Wednesday, November 10

Future of journalism: interviewing by proxy?

When I started this blog, I intended it to be about both economics and journalism. However, the journalism focus slipped through the cracks, and this blog has evolved into, more or less, a behavioural economics blog. That being said, this post is solely about journalism.

When journalists hold meetings and bring in guest speakers, one of the most popular topics is "the future of journalism." I hate this topic. To me, it implies that journalism as it is can't survive without a major change, that newspapers will be extinct by the end of the year if they don't completely change what they're doing. The death of print journalism, I think, is over-hyped. Surely the Globe and Mail wouldn't make an 18-year, $1.7 billion commitment to their newly-redesigned product if they thought print journalism was on its way out.

But that doesn't stop all the prognosticating by media types about what they think the future of journalism will look like. So here's my stab at it: interviewing by proxy.

When I think about why I read the news, it's to get answers to questions about what's happening in my daily world. Thus, posing questions to newsmakers — interviewing — is at the heart of newsmaking. As a journalist, it is the part I enjoy the most. I remember being a volunteer at the student paper of the University of Victoria and the excitement I felt in anticipation of one of my first-ever interviews, with B.C. NDP leader Carole James. I followed politics in the newspapers and on TV, but the biggest frustration was that you got answers to the questions the media asked — not necessarily to the questions I was personally interested in. So I was stoked that I would be able to pose the questions I wanted to ask to one of the province's political movers and shakers. James was very patient and spent about 20 to 30 minutes answering a long list of questions I had prepared. I remember I had so much material that I wrote a 1,600-word article that my editor then had to spend about a couple hours cutting in half so it would fit on the page.



More recently, I was watching a Vancouver Canucks - Colorado Avalanche hockey game with friends, and I remarked on how it was strange that the American coaches were wearing poppies, given that poppies are a Canadian phenomenon. One of my friends suggested I investigate the matter and write an article about it, but I dismissed that option — it would be too difficult to get access to the American NHL coaches and find a news outlet interested in publishing the article. But there was another option: ask someone with access to the hockey coaches to find out for me. So, using Twitter, I posed my question to Dan Murphy, a broadcaster with Sportsnet Pacific. A few minutes later, I had my answer: the coaches wearing poppies are Canadian citizens, not Americans, and it was Dan himself who had supplied the Colorado coaches with their poppies. I wouldn't have access to hockey coaches myself, but through an intermediary such as Dan Murphy, I was able to get the access I needed to answer my question.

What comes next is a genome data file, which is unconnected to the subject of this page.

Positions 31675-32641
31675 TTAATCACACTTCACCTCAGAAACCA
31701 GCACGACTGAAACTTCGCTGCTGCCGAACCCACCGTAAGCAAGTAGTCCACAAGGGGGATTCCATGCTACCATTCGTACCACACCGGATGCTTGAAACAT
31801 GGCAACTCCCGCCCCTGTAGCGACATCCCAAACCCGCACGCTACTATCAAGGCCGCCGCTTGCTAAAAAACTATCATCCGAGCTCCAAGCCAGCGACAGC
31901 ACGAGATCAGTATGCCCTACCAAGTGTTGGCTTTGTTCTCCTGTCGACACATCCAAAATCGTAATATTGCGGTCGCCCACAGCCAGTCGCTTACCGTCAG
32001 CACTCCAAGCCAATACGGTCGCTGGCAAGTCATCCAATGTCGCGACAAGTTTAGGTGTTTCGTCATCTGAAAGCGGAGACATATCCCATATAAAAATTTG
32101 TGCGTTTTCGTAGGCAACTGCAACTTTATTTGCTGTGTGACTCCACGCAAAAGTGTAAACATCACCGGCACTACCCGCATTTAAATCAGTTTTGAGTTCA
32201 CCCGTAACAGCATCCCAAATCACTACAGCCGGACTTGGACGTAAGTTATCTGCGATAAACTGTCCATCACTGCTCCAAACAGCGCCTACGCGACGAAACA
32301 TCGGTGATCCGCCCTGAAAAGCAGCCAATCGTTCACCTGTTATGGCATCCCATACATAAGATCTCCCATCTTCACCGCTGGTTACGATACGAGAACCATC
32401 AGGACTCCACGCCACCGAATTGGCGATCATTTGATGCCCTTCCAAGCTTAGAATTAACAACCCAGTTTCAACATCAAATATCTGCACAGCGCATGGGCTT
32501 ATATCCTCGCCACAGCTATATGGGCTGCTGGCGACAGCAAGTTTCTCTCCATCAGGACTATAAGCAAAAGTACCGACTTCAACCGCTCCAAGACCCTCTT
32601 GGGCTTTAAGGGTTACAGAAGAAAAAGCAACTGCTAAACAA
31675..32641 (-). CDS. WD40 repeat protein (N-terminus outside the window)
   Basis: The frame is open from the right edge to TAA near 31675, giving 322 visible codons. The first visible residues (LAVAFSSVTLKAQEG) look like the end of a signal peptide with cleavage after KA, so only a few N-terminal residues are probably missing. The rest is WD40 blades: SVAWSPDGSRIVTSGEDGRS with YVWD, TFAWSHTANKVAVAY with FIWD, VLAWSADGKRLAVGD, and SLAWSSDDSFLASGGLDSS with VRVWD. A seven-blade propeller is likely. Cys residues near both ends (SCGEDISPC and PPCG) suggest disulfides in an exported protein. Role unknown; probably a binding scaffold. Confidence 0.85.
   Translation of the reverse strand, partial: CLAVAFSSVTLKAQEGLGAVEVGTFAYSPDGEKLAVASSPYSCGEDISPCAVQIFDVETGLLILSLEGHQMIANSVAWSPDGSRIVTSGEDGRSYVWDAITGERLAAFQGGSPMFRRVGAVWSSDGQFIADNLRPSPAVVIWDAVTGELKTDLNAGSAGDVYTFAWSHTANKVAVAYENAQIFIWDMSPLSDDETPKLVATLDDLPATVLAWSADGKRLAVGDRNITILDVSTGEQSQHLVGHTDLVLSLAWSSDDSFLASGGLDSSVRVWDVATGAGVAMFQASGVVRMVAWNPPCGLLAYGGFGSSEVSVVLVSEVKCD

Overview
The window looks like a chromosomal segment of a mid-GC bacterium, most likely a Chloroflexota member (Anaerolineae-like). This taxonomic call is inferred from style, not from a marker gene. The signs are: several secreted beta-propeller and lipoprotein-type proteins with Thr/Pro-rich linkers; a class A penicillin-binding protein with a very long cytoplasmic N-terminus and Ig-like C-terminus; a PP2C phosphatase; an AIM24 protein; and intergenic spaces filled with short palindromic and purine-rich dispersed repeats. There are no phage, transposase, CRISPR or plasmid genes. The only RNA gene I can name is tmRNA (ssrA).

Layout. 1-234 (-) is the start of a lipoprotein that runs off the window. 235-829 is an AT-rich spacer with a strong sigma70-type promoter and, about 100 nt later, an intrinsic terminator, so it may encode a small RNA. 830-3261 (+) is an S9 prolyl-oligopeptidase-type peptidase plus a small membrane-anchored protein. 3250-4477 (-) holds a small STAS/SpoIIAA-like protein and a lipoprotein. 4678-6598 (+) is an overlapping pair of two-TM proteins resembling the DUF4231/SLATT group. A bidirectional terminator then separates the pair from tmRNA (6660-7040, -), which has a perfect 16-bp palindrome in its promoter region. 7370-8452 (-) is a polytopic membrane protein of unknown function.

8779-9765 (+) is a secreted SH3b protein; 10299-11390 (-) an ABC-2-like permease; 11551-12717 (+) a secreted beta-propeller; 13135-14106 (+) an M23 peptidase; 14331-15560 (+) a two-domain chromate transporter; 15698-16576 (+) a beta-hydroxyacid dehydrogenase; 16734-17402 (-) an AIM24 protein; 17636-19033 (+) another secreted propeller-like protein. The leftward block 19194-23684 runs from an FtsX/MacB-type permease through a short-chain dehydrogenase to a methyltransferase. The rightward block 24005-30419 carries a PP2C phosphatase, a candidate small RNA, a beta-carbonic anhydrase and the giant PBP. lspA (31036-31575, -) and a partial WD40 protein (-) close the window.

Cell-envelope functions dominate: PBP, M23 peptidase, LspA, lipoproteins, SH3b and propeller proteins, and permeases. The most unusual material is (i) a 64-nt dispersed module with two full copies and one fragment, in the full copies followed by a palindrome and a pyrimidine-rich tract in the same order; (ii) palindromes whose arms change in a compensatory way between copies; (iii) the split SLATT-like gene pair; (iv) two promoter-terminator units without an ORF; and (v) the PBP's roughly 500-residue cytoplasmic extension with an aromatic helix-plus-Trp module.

Similarly, there is a regular column that I enjoy in the Toronto Star where Ellen Roseman takes letters from readers, who typically have an issue with a large company. Usually, the company has jerked the reader around for months and hasn't resolved the issue. But as soon as someone from the biggest newspaper in Canada calls the company's spokespeople to get answers, the problem gets resolved in a jiffy. The individual customers aren't powerful enough to get the answers they want from the big companies, but by using Ellen Roseman as an intermediary, they have the access they need to get answers.

Historically, media has generally asked the questions they want answers to. Often, those are the same questions that readers want answers to — if they weren't, people wouldn't read newspapers. But being able to pose questions oneself is empowering. Modern technology is making it easier for readers to pose questions to newsmakers through journalists, but it still doesn't happen that often. But the more media can get answers to readers' questions, the more successful I think they'll be.